- Your age
- Your health status, including tobacco usage
- The policy’s maximum monthly benefit
- How long you will receive long-term care benefits
- How long you will wait before the benefits are paid (elimination period)
- How your policy keeps up with inflation
A trusted insurance professional can help you create a policy that is right for you and your budget.
What does long-term care insurance cover?
Long-term care insurance reimburses for the cost of an assisted living facility or nursing home. Most policies provide coverage for home health care services and adult daycare.
Since most people prefer to stay in their home, most policies provide coverage for modifications to make your home livable, such as handrails or ramps. Many provide benefits for caregiver training and respite care. Many policies cover the cost of homemaker services such as cooking, cleaning, and grocery shopping.
When choosing a policy, make sure it covers the type of care you want and need. You can compare services, prices, and other coverage with the help of your insurance professional.
What types of long-term care policies are available?
Most long-term care insurance policies are purchased on an individual basis. This means they buy them on their own, not through an employer or as part of a group.
Tax-Qualified Policies – meet certain IRS requirements. These are Reimbursement policies, reimbursing you for long-term care expenses, up to a monthly (or daily) dollar amount. Individuals purchasing these plans may be able to deduct a portion of the annual premium on their income tax return.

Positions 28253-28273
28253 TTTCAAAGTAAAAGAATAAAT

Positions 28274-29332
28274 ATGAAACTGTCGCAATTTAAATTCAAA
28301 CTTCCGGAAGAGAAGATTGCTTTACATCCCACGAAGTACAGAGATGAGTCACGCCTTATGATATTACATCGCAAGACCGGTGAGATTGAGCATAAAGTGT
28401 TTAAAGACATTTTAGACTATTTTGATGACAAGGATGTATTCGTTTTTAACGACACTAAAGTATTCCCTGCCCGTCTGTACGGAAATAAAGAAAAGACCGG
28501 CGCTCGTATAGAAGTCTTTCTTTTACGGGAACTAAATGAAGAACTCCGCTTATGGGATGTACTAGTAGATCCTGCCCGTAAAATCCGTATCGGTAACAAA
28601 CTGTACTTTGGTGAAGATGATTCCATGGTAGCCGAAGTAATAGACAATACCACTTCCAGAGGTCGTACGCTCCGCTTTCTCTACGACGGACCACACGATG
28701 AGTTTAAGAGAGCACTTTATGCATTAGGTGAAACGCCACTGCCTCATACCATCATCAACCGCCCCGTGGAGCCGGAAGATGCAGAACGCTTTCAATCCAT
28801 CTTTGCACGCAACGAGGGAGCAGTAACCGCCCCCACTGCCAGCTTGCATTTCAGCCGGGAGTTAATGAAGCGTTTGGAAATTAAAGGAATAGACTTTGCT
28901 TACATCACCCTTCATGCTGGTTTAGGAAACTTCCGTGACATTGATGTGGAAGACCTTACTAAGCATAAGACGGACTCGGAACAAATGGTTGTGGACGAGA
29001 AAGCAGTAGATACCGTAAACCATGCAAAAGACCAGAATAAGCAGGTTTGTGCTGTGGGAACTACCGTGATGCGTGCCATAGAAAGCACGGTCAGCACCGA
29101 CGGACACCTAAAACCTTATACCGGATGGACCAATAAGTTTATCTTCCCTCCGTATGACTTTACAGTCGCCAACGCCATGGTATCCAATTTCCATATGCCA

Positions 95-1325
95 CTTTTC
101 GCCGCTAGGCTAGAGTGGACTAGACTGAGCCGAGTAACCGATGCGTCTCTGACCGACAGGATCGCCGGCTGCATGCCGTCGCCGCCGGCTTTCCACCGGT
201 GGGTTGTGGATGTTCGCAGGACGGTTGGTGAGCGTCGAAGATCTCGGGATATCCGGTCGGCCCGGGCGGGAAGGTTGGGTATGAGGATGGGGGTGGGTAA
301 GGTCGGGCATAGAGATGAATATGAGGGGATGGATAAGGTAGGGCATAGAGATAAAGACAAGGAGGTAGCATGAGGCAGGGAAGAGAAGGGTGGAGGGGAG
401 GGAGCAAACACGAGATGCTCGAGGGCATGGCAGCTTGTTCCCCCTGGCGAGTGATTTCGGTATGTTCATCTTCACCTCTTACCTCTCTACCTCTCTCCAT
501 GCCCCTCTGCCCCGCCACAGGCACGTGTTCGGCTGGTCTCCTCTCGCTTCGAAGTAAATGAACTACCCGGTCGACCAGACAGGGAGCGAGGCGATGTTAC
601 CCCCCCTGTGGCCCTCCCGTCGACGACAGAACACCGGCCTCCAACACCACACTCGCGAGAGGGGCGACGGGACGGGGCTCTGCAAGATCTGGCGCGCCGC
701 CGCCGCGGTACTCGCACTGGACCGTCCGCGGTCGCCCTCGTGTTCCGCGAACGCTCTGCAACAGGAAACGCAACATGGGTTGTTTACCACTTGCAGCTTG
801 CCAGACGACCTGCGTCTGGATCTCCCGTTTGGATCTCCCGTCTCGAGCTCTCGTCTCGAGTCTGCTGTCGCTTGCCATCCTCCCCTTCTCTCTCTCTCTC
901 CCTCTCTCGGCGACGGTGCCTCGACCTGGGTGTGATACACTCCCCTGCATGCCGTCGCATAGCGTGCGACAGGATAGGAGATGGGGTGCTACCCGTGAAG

Indemnity Policies pay a stated dollar amount per month (or per day) and are not based upon the actual expense incurred.
Due to changes in the long-term care market and consumer demand, the insurance industry has responded with hybrid plans.
Life Insurance policies combined with a long-term care rider – these policies allow you to access all or a portion of the death benefit to pay long-term care expenses. These plans are gaining in popularity due to having the life insurance death benefit if you do not need long-term care.
Survivorship Life Insurance policies allow you to purchase coverage for yourself and your spouse/partner in one contract. These policies pay the death benefit upon the death of the second spouse (partner) and tend to be less expensive than purchasing two separate policies.
Annuity Contracts allow you to invest assets in a plan that pays a monthly amount if you need long-term care services. These are useful for individuals that may not be insurable in the traditional long-term care market and have assets to protect.
A trusted insurance adviser can help you understand all aspects of long-term care and help you develop a plan with the right coverage for your needs. If you have planned, saved, and invested for your retirement, the proper long-term care strategy is crucial to protecting your assets.
This content is for informational purposes only and not for the purpose of providing professional, financial, medical, or legal advice. You should contact your licensed professional to obtain advice with respect to any particular issue or problem.